Dozens of US criminals who were granted Army waivers to fight in Iraq and Afghanistan have been linked to in-service problems, the Sacramento Bee reports. In a year-long study, the paper connected "suspect soldiers"—accused of beating prisoners, stealing weapons, and more—to troubles back home. Of 18 with felony arrest or mental health records, eight were involved in Iraq incidents and a ninth killed himself.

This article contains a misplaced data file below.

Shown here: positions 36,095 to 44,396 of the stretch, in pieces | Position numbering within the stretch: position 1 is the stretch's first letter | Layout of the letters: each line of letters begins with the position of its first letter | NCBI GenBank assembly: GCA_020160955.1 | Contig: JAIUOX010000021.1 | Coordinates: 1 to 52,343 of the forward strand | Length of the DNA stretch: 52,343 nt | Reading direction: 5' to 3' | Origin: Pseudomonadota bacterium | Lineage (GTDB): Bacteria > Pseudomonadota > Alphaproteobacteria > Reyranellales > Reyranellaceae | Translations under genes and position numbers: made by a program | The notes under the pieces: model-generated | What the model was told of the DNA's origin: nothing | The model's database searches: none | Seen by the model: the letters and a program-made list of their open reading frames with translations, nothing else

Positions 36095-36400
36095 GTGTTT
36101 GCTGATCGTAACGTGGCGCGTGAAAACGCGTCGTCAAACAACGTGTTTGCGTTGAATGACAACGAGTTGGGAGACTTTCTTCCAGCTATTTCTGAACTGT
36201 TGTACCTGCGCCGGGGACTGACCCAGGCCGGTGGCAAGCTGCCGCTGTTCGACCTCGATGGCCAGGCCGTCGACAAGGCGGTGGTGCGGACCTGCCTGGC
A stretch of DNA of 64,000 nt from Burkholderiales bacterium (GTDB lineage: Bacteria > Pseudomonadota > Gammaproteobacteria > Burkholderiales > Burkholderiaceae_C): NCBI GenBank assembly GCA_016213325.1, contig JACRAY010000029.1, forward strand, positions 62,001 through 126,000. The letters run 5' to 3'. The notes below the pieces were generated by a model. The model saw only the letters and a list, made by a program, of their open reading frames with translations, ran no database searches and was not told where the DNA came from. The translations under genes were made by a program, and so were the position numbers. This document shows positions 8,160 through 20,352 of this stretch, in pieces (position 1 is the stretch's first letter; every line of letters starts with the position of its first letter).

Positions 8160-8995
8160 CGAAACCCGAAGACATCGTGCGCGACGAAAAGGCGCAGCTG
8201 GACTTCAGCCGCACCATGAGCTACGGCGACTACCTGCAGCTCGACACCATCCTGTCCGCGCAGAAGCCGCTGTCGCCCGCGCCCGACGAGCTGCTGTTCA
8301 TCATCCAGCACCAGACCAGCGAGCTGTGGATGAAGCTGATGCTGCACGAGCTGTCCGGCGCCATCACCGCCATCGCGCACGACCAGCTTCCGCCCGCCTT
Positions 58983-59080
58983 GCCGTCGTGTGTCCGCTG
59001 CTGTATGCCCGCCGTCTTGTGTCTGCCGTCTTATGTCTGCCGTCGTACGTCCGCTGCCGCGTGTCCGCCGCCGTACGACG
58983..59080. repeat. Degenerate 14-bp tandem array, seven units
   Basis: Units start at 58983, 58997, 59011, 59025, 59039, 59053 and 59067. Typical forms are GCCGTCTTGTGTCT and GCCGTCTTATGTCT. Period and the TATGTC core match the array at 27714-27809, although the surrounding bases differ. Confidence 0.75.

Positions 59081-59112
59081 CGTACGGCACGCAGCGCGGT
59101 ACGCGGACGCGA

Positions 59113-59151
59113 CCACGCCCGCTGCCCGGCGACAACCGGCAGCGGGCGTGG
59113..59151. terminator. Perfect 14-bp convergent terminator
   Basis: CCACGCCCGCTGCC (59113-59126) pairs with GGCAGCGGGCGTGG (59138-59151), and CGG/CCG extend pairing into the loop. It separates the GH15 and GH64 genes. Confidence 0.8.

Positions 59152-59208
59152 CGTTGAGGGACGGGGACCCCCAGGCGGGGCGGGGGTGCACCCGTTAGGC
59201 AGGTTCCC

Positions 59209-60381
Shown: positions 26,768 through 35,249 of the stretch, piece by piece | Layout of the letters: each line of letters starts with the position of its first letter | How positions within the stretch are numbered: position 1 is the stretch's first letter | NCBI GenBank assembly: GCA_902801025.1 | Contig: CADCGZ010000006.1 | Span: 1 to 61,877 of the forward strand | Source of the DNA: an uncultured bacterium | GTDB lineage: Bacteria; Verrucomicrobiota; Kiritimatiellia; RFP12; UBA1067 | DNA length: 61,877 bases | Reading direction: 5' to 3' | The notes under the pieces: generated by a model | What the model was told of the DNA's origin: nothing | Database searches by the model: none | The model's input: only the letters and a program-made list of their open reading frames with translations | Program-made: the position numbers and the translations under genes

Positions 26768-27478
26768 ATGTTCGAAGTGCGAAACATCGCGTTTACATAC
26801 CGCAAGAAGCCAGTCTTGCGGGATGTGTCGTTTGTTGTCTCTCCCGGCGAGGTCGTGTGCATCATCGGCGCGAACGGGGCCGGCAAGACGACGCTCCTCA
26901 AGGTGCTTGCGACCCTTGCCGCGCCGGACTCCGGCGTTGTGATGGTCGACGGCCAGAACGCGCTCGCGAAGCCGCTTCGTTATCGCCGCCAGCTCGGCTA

"Criminal history is the best predictor of future behavior," one expert said. "Any time you lower your standards, you're going to raise the risk. No question about it." And the Army has lowered standards: Recruits receiving "moral conduct" waivers increased from from 4.6% in 2003 to 11.2% in 2007. The military defended its policy, saying the waivers reflected "standards in our society" that "have changed over the years."